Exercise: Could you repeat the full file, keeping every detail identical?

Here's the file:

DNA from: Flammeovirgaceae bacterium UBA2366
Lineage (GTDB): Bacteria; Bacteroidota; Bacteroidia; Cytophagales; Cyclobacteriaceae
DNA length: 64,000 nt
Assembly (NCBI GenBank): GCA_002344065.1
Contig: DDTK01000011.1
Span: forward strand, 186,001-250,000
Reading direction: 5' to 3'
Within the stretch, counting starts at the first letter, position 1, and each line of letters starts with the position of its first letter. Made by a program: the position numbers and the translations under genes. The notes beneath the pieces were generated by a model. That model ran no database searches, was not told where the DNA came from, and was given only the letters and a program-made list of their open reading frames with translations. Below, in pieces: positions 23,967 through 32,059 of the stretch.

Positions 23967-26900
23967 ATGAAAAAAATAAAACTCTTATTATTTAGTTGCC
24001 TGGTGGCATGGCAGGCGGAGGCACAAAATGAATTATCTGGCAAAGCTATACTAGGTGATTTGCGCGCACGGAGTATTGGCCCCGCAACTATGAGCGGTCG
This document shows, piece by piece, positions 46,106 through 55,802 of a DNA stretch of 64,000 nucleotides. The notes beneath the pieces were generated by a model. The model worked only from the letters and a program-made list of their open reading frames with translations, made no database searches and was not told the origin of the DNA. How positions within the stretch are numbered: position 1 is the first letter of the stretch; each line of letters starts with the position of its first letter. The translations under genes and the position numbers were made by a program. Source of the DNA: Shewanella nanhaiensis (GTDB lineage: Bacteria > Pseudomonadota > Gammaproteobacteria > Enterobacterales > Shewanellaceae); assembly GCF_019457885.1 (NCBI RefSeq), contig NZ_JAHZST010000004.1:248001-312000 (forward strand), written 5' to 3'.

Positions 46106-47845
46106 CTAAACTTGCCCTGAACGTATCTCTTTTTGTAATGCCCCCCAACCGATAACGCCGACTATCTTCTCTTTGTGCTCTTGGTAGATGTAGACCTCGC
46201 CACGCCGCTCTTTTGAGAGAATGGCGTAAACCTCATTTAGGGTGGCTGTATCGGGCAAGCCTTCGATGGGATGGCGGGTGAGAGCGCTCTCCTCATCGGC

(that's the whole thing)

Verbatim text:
DNA from: Flammeovirgaceae bacterium UBA2366
Lineage (GTDB): Bacteria; Bacteroidota; Bacteroidia; Cytophagales; Cyclobacteriaceae
DNA length: 64,000 nt
Assembly (NCBI GenBank): GCA_002344065.1
Contig: DDTK01000011.1
Span: forward strand, 186,001-250,000
Reading direction: 5' to 3'
Within the stretch, counting starts at the first letter, position 1, and each line of letters starts with the position of its first letter. Made by a program: the position numbers and the translations under genes. The notes beneath the pieces were generated by a model. That model ran no database searches, was not told where the DNA came from, and was given only the letters and a program-made list of their open reading frames with translations. Below, in pieces: positions 23,967 through 32,059 of the stretch.

Positions 23967-26900
23967 ATGAAAAAAATAAAACTCTTATTATTTAGTTGCC
24001 TGGTGGCATGGCAGGCGGAGGCACAAAATGAATTATCTGGCAAAGCTATACTAGGTGATTTGCGCGCACGGAGTATTGGCCCCGCAACTATGAGCGGTCG
This document shows, piece by piece, positions 46,106 through 55,802 of a DNA stretch of 64,000 nucleotides. The notes beneath the pieces were generated by a model. The model worked only from the letters and a program-made list of their open reading frames with translations, made no database searches and was not told the origin of the DNA. How positions within the stretch are numbered: position 1 is the first letter of the stretch; each line of letters starts with the position of its first letter. The translations under genes and the position numbers were made by a program. Source of the DNA: Shewanella nanhaiensis (GTDB lineage: Bacteria > Pseudomonadota > Gammaproteobacteria > Enterobacterales > Shewanellaceae); assembly GCF_019457885.1 (NCBI RefSeq), contig NZ_JAHZST010000004.1:248001-312000 (forward strand), written 5' to 3'.

Positions 46106-47845
46106 CTAAACTTGCCCTGAACGTATCTCTTTTTGTAATGCCCCCCAACCGATAACGCCGACTATCTTCTCTTTGTGCTCTTGGTAGATGTAGACCTCGC
46201 CACGCCGCTCTTTTGAGAGAATGGCGTAAACCTCATTTAGGGTGGCTGTATCGGGCAAGCCTTCGATGGGATGGCGGGTGAGAGCGCTCTCCTCATCGGC